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ATR signs 2 aircraft deals with S-E Asian firms
TURBOPROP aircraft manufacturer ATR drew eyeballs on Wednesday, with the signing of the first new commercial aircraft order at the Singapore Airshow.
The French-Italian company unveiled two aircraft deals for the day, both of which involved South-east Asian companies.
Bangkok Airways, a regional airline based in Thailand, inked a deal with ATR for four new ATR 72-600s worth over US$100 million.
This purchase will add to the carrier's current fleet of 15 ATR aircraft comprising nine ATR 72-600s and six ATR 72-500s.
The airline has been one of ATR's long-standing customers, operating ATR aircraft for over two decades.
At the signing, Anawat Leelawatwatana, Bangkok Airways' senior vice-president for finance and accounting, said that the first aircraft is expected to be delivered by the end of the year. He added that the new aircraft would be part of the airline's plan to expand into new destinations around the region, such as those in Indochina.
Christian Scherer, chief executive of ATR, said: "ATR aircraft last year created 70 new routes in Asian countries, generating over one million additional seats and revenue opportunities for their operators.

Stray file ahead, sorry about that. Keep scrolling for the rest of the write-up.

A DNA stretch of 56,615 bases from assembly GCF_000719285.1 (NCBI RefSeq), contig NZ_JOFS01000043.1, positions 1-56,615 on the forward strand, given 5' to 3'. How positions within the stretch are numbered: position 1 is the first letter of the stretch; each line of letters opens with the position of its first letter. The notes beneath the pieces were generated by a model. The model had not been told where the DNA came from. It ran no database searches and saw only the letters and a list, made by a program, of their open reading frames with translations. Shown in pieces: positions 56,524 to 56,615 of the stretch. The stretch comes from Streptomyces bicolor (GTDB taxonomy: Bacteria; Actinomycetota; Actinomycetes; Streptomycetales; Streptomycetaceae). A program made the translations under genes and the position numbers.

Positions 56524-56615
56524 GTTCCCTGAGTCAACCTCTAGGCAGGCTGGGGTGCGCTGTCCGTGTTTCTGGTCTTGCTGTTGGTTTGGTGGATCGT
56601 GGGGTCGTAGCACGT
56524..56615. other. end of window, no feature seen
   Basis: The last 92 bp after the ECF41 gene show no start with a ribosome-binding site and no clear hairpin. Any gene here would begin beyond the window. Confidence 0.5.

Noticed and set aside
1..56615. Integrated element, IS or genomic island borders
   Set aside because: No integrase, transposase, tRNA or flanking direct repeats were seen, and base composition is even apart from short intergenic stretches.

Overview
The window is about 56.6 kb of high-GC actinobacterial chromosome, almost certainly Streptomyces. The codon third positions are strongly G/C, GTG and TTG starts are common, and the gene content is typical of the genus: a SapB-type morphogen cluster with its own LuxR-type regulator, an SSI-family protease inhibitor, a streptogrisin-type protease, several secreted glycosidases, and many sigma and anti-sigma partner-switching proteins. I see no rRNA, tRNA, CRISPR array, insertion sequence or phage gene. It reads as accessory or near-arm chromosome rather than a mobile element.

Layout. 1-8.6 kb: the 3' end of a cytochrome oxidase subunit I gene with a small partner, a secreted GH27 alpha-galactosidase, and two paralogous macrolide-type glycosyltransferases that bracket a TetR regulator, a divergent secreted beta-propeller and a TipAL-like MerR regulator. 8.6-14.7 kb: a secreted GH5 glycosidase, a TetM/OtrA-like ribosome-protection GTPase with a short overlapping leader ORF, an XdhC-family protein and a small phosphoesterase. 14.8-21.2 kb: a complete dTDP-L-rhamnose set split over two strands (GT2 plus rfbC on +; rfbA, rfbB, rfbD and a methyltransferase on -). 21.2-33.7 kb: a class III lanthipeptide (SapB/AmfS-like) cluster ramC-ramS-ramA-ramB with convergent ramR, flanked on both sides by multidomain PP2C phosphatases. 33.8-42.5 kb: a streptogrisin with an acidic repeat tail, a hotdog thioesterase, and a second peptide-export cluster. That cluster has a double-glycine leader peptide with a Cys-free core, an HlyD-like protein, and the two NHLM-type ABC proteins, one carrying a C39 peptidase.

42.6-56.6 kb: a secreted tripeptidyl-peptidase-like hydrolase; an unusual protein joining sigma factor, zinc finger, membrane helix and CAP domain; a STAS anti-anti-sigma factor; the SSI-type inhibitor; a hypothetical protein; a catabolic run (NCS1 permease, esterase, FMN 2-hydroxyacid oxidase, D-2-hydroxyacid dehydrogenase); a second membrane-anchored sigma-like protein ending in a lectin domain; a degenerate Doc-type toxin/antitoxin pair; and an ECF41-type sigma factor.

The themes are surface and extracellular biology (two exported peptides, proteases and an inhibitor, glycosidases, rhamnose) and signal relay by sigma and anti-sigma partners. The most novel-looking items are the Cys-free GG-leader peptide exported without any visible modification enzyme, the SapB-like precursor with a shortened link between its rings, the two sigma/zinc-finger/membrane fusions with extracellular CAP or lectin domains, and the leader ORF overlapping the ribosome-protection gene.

"This ability to generate business opportunities is clearly a key point of our outstanding expansion in Asia."
ATR also announced another deal involving Berjaya Hotels & Resorts.
The Malaysian company, a subsidiary of Bursa Malaysia-listed conglomerate Berjaya Corporation, will be making a US$15-20 million purchase of two pre-owned ATR 42-500 aircraft that will serve Redang island in Malaysia.
The pre-owned aircraft will be bought from an undisclosed aircraft leasing company.
The hotel group has two resorts, which see an average room rate of US$200, on Redang Island.
The aircraft will reduce the time taken to reach the island from Kuala Lumpur, from five to six hours to just about an hour.
On the choice of ATR 42-500, Berjaya Hotels & Resorts chief executive Hanley Chew said that it was the correct size for the hotel group as the aircraft can take off and land on the runway in Redang island, which is only 1,100 metres long. He added: "The ATR 42 was also selected because this aircraft type is well supported in Malaysia and the wider Asia-Pacific region in terms of spare parts, maintenance support and training programs."
The aircraft will be operated by sister company Berjaya Air.
The hotel group said that in the future, Berjaya Air will explore opportunities to link Redang island to Singapore.